“I have directed my administration to make fixing the injustice of high drug prices one of my top priorities.”
– President Donald Trump 2018 State of the Union address
Directing people to fix problems is one thing, but actually fixing them is quite another. And while President Trump may see high drug prices as an “injustice”, the evidence that corporate greed is to blame is patchy at best. The truth is, there’s a complex set of factors at work behind high drug prices. And taking the time to understand it has to be the essential first step towards identifying the true villain and then “fixing” the problem.
First, while US healthcare costs are already a global outlier at around $10,000/person annually, and still rapidly growing, drugs of all kinds including OTCs represent approximately 14% of the total bill. By far the largest contributor to costs are hospital and physician fees. As a result, even halving drug costs (which is as impossible as it is undesirable) would fail to lower US healthcare spending to level of the next most profligate country — tiny Luxemburg. If the President wants to address healthcare spending, he needs to take on physicians, not pharma companies, when he returns to the subject in his forthcoming speech.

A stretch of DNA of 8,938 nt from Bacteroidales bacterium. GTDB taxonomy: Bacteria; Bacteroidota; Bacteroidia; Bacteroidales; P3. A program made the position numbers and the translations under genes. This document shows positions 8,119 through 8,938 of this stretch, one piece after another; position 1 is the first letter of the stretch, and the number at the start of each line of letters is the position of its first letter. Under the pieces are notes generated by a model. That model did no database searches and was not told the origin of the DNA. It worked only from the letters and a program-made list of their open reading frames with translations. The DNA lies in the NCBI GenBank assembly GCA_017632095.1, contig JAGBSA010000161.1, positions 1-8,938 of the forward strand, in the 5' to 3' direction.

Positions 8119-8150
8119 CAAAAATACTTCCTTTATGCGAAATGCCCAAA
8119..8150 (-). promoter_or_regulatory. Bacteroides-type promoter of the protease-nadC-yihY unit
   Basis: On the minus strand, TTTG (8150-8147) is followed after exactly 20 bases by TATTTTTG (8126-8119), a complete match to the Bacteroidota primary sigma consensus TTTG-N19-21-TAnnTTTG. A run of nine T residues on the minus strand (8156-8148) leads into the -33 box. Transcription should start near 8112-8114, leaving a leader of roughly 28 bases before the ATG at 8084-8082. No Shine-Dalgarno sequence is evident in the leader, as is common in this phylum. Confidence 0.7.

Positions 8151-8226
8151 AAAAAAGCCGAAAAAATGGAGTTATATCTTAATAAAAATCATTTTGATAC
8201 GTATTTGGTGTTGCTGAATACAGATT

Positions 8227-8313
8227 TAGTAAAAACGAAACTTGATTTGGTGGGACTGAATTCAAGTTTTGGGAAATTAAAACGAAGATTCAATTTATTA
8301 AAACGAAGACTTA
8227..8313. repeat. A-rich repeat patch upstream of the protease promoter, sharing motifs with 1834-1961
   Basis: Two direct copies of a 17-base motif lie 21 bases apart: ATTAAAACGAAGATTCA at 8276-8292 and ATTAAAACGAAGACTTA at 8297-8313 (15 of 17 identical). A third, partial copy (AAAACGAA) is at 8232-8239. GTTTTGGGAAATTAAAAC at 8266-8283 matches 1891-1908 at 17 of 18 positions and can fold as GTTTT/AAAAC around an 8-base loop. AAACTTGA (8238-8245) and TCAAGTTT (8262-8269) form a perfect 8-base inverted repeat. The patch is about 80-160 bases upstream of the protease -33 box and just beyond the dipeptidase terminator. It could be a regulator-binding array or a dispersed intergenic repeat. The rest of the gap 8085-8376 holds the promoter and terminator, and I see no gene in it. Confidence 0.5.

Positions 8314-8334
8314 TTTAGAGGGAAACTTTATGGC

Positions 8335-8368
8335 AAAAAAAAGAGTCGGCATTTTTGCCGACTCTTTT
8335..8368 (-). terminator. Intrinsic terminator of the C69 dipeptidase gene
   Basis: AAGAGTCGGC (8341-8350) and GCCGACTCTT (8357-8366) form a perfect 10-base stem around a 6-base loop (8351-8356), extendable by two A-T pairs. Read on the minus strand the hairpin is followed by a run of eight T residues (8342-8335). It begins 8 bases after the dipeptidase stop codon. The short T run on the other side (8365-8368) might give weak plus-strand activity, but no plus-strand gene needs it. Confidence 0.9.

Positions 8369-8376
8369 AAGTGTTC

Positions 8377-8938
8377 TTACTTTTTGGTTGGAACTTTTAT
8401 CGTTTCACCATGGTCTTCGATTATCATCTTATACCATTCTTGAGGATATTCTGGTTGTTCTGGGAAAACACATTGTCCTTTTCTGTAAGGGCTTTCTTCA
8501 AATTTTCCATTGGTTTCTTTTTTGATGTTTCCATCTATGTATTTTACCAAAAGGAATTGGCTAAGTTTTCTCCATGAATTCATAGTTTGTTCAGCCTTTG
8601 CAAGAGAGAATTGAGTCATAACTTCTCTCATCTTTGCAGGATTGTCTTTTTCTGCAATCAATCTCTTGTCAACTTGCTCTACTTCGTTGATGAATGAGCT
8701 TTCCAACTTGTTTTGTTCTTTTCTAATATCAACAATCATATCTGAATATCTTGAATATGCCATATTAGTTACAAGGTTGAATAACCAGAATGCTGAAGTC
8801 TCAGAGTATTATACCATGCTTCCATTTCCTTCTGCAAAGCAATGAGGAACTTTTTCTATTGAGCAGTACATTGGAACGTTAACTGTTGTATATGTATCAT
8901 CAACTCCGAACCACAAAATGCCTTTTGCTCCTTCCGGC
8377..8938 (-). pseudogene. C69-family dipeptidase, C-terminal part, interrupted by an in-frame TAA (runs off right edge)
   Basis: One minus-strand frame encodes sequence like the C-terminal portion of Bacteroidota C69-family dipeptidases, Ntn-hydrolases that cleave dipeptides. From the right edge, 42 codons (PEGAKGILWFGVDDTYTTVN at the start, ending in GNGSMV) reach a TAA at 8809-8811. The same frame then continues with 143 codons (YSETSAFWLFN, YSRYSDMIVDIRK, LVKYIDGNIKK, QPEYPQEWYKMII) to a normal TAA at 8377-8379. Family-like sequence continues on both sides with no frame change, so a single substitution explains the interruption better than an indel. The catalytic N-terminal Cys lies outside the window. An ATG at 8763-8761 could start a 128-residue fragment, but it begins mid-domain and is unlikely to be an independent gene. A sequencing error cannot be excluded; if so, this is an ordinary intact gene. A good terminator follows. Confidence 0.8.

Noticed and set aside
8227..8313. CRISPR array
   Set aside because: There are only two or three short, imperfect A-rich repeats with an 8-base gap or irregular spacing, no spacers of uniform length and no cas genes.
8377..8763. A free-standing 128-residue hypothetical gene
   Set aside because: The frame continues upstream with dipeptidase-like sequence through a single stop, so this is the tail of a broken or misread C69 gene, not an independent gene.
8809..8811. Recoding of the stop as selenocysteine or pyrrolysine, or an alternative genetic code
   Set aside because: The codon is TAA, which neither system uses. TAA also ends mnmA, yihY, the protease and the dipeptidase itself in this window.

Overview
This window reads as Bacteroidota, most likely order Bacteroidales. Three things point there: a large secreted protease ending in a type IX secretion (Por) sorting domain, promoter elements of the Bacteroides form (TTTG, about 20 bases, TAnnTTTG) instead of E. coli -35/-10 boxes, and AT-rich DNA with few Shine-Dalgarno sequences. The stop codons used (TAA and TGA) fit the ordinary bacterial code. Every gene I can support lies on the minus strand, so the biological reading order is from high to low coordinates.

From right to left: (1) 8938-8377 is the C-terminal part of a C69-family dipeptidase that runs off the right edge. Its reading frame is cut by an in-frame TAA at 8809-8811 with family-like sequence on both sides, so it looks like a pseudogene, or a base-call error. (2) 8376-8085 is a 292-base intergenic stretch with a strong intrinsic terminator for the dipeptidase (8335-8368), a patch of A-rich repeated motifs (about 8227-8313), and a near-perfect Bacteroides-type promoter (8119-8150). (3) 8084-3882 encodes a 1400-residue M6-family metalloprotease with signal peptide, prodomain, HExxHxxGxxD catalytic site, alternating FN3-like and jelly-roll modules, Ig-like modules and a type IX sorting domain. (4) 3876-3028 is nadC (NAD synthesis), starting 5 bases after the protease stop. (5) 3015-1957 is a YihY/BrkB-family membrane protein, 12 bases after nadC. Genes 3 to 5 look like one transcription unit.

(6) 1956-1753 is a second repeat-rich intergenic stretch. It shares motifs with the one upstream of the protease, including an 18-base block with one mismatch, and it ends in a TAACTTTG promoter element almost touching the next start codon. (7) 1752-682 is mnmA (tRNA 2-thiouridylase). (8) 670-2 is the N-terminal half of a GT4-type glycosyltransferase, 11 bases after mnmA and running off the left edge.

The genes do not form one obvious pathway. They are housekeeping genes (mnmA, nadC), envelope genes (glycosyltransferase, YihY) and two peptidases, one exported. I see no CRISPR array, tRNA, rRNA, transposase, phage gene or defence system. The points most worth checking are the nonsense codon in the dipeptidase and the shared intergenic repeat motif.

If we narrow the focus just to the cost of drugs, we still do not see egregious inflation. Annual growth in drug costs has been below 5% a year for the last decade, such that the proportion of healthcare spending on drugs is actually falling. That’s because hospital and physician costs grow faster.
If those are the figures, why then is there a perception of over-priced drugs? Let’s explore the reasons:
Bad actors are cheating the system by offering old, cheap drugs at exorbitant prices
The tale of Martin Shkreli’s ill-fated price hike for daraprim, an aging AIDS and cancer med sold by Turing Pharmaceuticals, made headline news but these brazen attempts to exploit the barriers created by the regulatory framework around prescription medicines have no meaningful impact on the overall drugs bill. Of course we should take action to prevent consumers and taxpayers being exploited in this way, but we should not generalize the problem.
New drugs are launched with massive and unjustifiable price tags
Neither, too, do the introduction of new medicines, often with eye-watering price tags, contribute to runaway healthcare costs. Indeed, the focus on the prices of these successful innovations is the most frustrating aspect of the debate. Most egregious was the ire directed at Gilead following the launch of Sovaldi with a headline price of $84,000 for a course of pills that, in almost every patient, could cure …
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